Washington Estate Tax

If you live in the state of Washington or have property located in Washington, you may be subject to the state’s estate tax.  The Washington State Department of Revenue is responsible for collecting estate tax based on the applicable state laws.  These estate tax laws have been in effect in their current form since May 17, 2005.

Below is a summary of Washington state’s estate tax laws.  For additional information on federal income tax or other tax subjects, see our web site’s “Tax Relief” page.

What is an estate tax?

The estate of a person refers to all the assets a person owned at the time of the person’s death.  When someone dies, that person often has a will.  A will is a document that defines the person’s wishes on what will happen to his assets.  This may include passing specific assets to family members, friends, charitable organizations, or other individuals or groups.  If a person does not have a will defining how his assets will be distributed, state and federal laws known as probate laws will determine how the person’s assets are distributed.

In either case, when assets are transferred to a person or entity from an estate, there are laws at both the state and federal level that place a tax on that transfer of assets.  When assets are transferred to another person who did not pay for the asset, the transfer is treated as income when the value of the asset exceeds a certain value.  The tax imposed on that value is call an estate tax.

Who is required to file estate tax for Washington?

If a person lived in the state of Washington at the time of his death or owned property located in Washington at the time of his death, then an estate is required to file an estate tax return.

How large does an estate have to be for estate taxes to apply in Washington?

For a person who died on or after January 1, 2006, if the person had an estate with assets valued at $2,000,000 or more, the person will likely owe estate taxes.

Which forms does Washington use to calculate and file estate taxes?  And where should those forms be sent?

Washington uses the Washington State Estate and Transfer Tax Return form to calculate and file estate taxes.  There are two version of this form depending on whether you are also filing Federal Form 706.

Estate tax forms and payments should be mailed to:

Washington State Department of Revenue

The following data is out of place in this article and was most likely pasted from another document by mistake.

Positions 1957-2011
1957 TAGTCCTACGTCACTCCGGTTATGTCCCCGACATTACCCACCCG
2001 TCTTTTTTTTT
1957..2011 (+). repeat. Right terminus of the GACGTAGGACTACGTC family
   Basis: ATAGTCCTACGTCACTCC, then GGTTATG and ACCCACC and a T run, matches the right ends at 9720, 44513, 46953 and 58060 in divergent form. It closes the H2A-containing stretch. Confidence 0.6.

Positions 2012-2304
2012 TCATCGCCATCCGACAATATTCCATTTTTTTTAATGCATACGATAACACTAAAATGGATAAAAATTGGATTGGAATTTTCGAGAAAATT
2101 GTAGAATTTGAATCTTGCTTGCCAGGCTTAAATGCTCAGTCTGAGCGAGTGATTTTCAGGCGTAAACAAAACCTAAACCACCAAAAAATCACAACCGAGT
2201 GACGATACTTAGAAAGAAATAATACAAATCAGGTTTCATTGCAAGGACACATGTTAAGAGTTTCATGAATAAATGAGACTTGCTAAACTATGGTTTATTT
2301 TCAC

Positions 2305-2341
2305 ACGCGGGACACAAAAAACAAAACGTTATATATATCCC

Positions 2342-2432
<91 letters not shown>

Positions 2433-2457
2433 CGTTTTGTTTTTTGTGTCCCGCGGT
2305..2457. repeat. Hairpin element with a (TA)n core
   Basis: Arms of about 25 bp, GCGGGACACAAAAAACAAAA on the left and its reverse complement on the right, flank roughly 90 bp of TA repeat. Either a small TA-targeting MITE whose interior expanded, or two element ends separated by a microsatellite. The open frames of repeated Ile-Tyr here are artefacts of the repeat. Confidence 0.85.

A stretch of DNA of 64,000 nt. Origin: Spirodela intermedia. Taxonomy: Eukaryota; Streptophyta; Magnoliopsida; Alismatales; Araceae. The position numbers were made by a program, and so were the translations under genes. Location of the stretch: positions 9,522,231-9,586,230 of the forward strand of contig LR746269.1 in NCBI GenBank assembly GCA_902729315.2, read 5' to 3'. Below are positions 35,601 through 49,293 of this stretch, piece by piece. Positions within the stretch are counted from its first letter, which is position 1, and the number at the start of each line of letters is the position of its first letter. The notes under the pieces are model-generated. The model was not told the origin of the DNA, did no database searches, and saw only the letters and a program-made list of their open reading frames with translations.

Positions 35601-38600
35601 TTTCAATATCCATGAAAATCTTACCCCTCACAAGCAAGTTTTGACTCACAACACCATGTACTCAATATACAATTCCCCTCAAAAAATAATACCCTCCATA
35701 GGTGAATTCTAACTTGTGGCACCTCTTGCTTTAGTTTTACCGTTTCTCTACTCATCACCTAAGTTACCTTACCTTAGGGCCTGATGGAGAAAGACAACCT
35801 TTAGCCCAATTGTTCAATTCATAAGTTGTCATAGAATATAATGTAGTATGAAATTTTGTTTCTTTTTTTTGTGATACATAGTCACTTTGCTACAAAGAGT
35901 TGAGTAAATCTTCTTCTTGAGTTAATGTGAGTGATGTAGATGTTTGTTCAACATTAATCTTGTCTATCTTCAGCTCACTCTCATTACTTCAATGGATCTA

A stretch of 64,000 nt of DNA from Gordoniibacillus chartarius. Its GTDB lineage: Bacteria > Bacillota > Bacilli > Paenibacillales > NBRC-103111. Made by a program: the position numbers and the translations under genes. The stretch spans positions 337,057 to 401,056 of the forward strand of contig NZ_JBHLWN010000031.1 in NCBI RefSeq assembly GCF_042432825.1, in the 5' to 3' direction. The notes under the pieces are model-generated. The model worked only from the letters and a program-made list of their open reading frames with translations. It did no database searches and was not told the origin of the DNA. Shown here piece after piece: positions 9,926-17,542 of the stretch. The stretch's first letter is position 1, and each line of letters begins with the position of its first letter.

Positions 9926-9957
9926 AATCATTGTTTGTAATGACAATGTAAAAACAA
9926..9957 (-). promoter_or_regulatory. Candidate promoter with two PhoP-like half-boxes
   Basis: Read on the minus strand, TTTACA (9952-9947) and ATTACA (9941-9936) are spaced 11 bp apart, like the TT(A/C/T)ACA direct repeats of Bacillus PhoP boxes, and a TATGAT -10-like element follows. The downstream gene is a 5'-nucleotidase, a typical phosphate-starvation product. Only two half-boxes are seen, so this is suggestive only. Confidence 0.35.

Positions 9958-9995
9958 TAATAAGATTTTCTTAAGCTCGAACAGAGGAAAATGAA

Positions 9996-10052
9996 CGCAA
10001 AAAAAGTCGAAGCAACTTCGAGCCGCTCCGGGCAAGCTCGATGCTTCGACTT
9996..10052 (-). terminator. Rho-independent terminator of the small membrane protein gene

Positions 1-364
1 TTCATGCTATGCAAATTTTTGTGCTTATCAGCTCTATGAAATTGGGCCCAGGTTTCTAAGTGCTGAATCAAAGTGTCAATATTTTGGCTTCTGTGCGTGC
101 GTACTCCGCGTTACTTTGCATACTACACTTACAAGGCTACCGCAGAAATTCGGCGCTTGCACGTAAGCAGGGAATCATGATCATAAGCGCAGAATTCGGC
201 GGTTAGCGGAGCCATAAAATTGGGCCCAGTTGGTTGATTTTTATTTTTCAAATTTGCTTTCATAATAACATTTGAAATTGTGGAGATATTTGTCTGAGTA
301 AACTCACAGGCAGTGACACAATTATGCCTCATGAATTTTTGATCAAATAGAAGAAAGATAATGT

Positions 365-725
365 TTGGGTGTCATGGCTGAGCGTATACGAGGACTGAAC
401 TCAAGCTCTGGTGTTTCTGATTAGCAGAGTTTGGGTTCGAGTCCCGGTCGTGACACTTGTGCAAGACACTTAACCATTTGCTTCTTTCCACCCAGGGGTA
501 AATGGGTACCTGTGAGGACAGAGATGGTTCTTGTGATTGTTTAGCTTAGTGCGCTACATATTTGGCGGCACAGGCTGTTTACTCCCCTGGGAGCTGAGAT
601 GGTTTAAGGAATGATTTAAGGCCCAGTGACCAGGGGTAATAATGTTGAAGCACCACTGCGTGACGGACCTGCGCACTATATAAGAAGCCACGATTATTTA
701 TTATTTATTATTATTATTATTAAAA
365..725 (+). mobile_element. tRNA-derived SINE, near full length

PO Box 47488

Olympia, WA 98504-7488

How does Washington calculate the amount of estate tax owed?

Estate tax is calculated using the rates in the following table:

If Washington Taxable Estate

The Amount of Tax Equals

Of Washington Taxable Estate Value Greater Than

Is at Least

But Less Than

Initial Tax Amount

Plus Tax Rate %

$0 $1,000,000 $0 10.00% $0
$1,000,000 $2,000,000 $100,000 14.00% $1,000,000
$2,000,000 $3,000,000 $240,000 15.00% $2,000,000
$3,000,000 $4,000,000 $390,000 16.00% $3,000,000
$4,000,000 $6,000,000 $550,000 17.00% $4,000,000
$6,000,000 $7,000,000 $890,000 18.00% $6,000,000
$7,000,000 $9,000,000 $1,070,000 18.50% $7,000,000
Above $9,000,000   $1,440,000 19.00% Above $9,000,000

When should Washington estate taxes be filed and paid?

Estate tax return forms and payments should be sent to the Department of Revenue within nine months of the date of the person’s death.  A person may obtain an extension on the initial nine month period by filing the Application for Extension of Time to File a Washington State Estate and Transfer Tax Return.  The extension can be for an automatic six months or for longer if the Department of Revenue approves the reason for the longer extension request.

If an estimated payment of the estate taxes due is not made by the end of the original nine months, the Department of Revenue will impose a penalty and interest on the unpaid estate tax balance.

Who can help me with my Washington estate taxes?

If you need help with questions about estate taxes, income taxes, or any other tax issues, you can get that help by calling the telephone number located at the top of this web site or by completing the form below.  A tax attorney will call you to have an initial conversation about your tax questions whatever those questions may be.  This conversation is completely confidential and does not obligate you to anything further.  And the initial conversation is free of charge.

Therefore, if you have tax questions, please take the steps to get answers today.

by Mark Johnston

Mark has been a contributor to legal web sites related to bankruptcy, tax, and criminal law since 2011. He has an Accounting degree from Texas A&M University.